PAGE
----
Monday, January 16, 2012

Book O' the Fortnight: Ink-Stained Amazons and Cinematic Warriors

Ink-Stained Amazons and Cinematic Warriors
 by Jennifer K. Stuller
Regular readers will recognize the author of the current Book O' the Fortnight from previous mentions here in connection with Slayage and Geek Girl Con, and it is well known that she's one of my favorite people. I met Jennifer K. Stuller at Slayage 4 in St. Augustine, where she gave an incredible presentation on pop culture influences on Joss Whedon's works. At the same conference, we bought her book Ink-Stained Amazons and Cinematic Warriors: Superwomen in Modern Mythology, which she was kind enough to inscribe for Dale and me. I'm kind of ashamed to say that it took me until late last year to sit down and read it cover-to-cover. Don't get me wrong, her book wasn't sitting idle. I dipped into it regularly, reading a chapter here, skimming a section there, diving from index to mid-chapter to see what she had to say about a particular interest here and there, but I just hadn't settled in for the entire journey.

I'm glad I finally did!

Stuller self-identifies as a pop culture historian, and Ink-Stained Amazons  shows the truth of that claim. Her research and methodology are impeccable, and she presents her findings in a narrative that is both fascinating and fun, using a wide ranging, multi-disciplinary approach that sets her work firmly within the changing historical context of the past century or so. More, her writing is immediately accessible, and thoroughly enjoyable. She begins by briefly outlining her focus, being female characters in popular culture which meet at least two of four criteria: 1.) a narrative that "borrows from, or resonates with, classical themes and/or elements of world mythology," 2.) has "an element of the fantastic," 3.) "a uniquely identifiable skill or power," 4.) and "a mission or purpose that benefits the greater good." These criteria set, she then gives the reader an excellent historical overview of female superheroes from William M. Marston's Wonder Woman to Dark Angel's Max Guevara, covering kick-ass female heroes in comic books, comic strips, books, movies, and TV along the way. Importantly, Stuller places the development of these figures within the larger socio-cultural context of (particularly) American culture and the emergence, growth, and change of the feminist movement.

Stuller is also unflinching in her analysis of the successes and failures of both the larger culture and the feminist movement's various "waves." She maintains an admirably clear and unbiased historical lens throughout (which trust me, Readers Mine, is an incredibly difficult thing to do when writing about a subject  that one is passionate about!). From classic historical narrative, Stuller moves in the second section of her book to the mythological and cultural underpinnings and story-structures of female superheroes, combining history, feminist criticism, Jungian archetypes, Campbellian comparative mythology, and fan-love into a powerful in-depth analysis of the successes an failings of specific characters and narratives, from The Avengers to Modesty Blaise, to Xena the Warrior Princess, Charlie's Angels, Buffy the Vampire Slayer,  Birds of Prey, Wonder Woman, and Dark Angel to name just a few. She examines the strange lack of female to female mentoring, positive maternal figures, and realistic female relationships in popular culture, as well as pointing out where such stories have appeared.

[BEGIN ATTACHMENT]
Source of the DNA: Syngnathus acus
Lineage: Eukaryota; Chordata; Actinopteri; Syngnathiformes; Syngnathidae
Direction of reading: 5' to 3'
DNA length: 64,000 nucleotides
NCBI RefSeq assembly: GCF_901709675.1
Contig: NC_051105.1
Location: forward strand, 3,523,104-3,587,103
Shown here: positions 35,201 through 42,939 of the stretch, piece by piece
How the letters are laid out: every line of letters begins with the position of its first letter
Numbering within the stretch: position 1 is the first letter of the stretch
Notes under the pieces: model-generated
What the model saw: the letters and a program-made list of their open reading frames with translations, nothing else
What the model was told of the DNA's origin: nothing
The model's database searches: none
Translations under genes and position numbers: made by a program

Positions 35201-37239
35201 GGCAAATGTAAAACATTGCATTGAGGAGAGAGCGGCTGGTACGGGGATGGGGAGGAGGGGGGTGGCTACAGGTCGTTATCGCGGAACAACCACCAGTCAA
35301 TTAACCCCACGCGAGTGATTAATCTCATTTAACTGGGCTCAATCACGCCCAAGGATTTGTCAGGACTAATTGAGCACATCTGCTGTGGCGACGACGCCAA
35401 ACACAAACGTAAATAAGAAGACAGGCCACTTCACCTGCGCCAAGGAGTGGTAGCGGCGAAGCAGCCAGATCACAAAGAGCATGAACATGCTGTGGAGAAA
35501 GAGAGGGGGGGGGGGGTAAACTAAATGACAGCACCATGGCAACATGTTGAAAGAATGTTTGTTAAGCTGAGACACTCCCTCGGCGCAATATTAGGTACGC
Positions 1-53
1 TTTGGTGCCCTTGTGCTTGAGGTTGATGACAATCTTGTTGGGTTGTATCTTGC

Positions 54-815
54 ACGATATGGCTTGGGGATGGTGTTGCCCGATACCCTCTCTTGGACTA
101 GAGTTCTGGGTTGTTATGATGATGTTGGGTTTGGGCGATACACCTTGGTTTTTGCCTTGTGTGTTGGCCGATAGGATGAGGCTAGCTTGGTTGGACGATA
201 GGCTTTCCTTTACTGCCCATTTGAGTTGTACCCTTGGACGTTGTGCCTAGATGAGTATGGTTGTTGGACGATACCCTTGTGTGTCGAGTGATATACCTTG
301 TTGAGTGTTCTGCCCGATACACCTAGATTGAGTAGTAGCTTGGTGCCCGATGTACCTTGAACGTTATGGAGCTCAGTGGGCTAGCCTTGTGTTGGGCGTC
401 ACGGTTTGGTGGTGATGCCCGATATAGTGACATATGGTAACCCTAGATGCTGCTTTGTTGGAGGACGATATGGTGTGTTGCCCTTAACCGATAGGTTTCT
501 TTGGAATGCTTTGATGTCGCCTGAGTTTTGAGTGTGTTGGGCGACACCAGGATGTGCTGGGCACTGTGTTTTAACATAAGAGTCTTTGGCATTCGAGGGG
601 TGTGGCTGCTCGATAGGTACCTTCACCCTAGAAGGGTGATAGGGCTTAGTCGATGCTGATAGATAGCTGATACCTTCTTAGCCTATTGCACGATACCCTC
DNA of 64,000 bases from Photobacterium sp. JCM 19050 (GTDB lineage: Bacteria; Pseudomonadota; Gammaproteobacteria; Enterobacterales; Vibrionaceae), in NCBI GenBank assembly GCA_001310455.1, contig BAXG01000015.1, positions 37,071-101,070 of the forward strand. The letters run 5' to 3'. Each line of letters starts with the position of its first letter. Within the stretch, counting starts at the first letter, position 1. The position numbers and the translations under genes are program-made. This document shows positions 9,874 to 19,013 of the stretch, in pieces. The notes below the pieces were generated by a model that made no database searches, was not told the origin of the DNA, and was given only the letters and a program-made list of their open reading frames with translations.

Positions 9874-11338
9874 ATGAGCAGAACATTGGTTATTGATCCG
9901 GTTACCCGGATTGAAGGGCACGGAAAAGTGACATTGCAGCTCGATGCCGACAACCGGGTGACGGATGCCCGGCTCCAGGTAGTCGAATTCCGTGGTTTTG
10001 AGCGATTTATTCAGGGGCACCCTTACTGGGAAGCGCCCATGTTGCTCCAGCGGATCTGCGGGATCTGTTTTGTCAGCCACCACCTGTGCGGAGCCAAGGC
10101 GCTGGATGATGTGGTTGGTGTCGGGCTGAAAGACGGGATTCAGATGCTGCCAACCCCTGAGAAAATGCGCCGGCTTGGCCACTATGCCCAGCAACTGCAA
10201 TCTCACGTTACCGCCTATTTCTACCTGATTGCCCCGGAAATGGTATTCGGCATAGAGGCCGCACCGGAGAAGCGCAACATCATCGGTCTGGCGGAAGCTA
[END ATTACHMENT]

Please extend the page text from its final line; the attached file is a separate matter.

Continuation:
With some of the problems and potentialities of fdemale superhero narratives outlines, Stuller concludes with a look at the women who are creating the modern crop of female superheroes. From actors like Nichelle Nichols, Whoopi Goldberg, Lucy Lawless, Lynda Carter, Sarah Michelle Gellar, among others, all of who take their positions as potential role models very seriously, to writer/blogger/activists like Mary Borsellino, Gail Simone, Trina Robbins, and Angela Robinson, who are on the front lines of creating today's female superheros and working against old tropes and entrenched male-centric storytelling, Stuller gives the reader an inside look on the still growing, still evolving history of the female superhero who today is more and more often being brought to life by women.

Stuller's final chapter asks the question "Where do we go from here?" Which she answers with an unflinching "foreward!" In spite of failures, in spite of resistance, in spite of steps forward being accompanied by steps back, the next step is to continue, that each of us, whatever sex, whatever gender, may find in these modern myths the stories that inspire us, and that, in Jennifer K. Stuller's own words, enable us to  find "heroes to relate to, and ways to live heroically."

It is a remarkable, fun, moving and inspiring book, one that I'm glad is on my shelf, and who's author I am so very proud to call a friend. Go buy it.

1 comment:

  1. Egads. This book sounds so awesome!! And I've been telling Jennifer since it came out that it's sitting in my to-read pile. And it still is! Must get to it!!